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Fruit trees and frost

By Lauren Fick, K-State Extension Agent
Lauren Fick

If you are considering purchasing fruit trees this spring, there are certain factors that should be considered for some of our fruit tree species.

Spring in Kansas is often unsettled with apricot and peach tree flowers being very vulnerable to late frosts that can kill fruit buds. Of course, the tree itself will be fine but there will be little to no fruit for that year. Other species of trees can also be affected but apricots and peaches are by far the most sensitive.  Also, the closer a tree is to full bloom, the more sensitive it becomes to frost.

Apricots are more likely to have frost kill flowers than peaches because they bloom a bit earlier. Though there are late-blooming apricot varieties, the differences between full bloom on early and late-blooming varieties appear to be slight. Research at Virginia Tech in the '90s showed a maximum of a 4-day difference between early and late varieties. However, in some years that may be all that is needed.

The trees in the study that were considered late blooming included Hungarian Rose, Tilton, and Harlayne. Harglow was not included in the study but is also considered late-blooming. See https://pubs.ext.vt.edu/422/422-761/422-761.html for more info.

Peaches are next on the list for being likely to be caught by a late frost. With peaches, two characteristics become important when considering whether they will be damaged. Like apricots, bloom time is very important but fruit bud hardiness should also be considered. In this case, fruit bud hardiness refers to hardiness to late frosts rather than the ability to survive extremely low temperatures during the winter. Late bloomers included ‘China Pearl’, ‘Encore’, ‘Intrepid’, and ‘Risingstar.’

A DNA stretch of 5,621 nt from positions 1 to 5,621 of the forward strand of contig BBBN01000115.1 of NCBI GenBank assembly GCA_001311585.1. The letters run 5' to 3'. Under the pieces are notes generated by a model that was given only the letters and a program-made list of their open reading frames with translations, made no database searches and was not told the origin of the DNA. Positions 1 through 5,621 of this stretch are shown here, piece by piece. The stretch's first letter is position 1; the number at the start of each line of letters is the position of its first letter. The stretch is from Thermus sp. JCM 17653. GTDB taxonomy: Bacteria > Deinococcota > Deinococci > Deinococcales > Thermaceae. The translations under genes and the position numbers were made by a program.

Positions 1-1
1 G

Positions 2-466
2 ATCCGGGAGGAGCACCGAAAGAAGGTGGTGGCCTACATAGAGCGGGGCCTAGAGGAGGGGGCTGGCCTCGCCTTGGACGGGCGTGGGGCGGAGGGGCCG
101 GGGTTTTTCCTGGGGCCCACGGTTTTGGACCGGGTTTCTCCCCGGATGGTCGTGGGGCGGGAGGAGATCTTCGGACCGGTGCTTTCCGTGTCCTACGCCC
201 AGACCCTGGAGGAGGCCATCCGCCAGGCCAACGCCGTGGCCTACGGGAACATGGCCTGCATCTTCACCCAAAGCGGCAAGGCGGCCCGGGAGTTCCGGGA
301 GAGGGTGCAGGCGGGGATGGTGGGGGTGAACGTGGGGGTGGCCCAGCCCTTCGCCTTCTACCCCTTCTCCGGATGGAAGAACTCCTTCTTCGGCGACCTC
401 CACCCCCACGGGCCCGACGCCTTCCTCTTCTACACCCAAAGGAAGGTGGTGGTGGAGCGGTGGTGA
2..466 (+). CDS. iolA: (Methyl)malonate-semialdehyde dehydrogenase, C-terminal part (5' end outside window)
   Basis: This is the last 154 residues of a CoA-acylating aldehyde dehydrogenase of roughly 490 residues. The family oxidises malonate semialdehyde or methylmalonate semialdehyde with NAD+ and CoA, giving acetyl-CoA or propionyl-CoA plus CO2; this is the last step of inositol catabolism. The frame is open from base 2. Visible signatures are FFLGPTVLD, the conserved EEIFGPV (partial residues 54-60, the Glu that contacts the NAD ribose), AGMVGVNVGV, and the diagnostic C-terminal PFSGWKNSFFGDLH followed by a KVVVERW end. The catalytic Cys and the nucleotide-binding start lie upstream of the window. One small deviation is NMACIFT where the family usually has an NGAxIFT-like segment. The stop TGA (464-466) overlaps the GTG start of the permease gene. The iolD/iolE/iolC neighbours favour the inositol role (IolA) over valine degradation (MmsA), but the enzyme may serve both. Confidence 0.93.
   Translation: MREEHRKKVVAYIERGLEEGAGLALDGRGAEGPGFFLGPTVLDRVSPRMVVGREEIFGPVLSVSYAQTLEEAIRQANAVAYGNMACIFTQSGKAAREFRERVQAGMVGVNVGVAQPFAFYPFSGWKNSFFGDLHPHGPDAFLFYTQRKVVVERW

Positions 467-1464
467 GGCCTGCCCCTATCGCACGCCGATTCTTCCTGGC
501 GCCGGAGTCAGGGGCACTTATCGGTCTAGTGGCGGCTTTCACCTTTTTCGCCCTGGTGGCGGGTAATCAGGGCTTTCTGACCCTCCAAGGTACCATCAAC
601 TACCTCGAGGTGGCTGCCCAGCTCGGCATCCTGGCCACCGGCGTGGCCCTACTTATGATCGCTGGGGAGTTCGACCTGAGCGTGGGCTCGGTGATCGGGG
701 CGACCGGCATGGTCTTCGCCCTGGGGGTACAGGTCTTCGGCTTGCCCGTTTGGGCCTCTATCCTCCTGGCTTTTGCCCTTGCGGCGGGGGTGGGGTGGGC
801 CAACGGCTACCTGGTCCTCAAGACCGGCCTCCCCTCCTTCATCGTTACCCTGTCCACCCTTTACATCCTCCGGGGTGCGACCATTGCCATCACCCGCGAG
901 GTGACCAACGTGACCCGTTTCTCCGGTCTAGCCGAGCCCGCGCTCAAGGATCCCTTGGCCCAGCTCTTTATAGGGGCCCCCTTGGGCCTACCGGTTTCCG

See http://aces.nmsu.edu/pubs/research/horticulture/RR782.pdf  . The ‘Intrepid’ cultivar also has shown excellent cold hardiness when in flower. See http://www.google.com/patents/USPP12357

So, are there other considerations when looking at frost damage? Location can be very important. Planting on a hill that allows cold air to drain to lower elevations can help.  Also, a location in town will be more likely to have a warmer micro-climate than an exposed location. Some gardeners will add a heat source under a tree during cold nights if they are close to a building. Heat lamps and charcoal briquettes are sometimes used but safety should be the first consideration.

Lauren Fick is the Horticulture Extension Agent for the Cottonwood Extension District. If you have questions, she can be contacted by e-mail at lfick@k-state.edu or by phone at 785-628-9430 or 620-793-1910.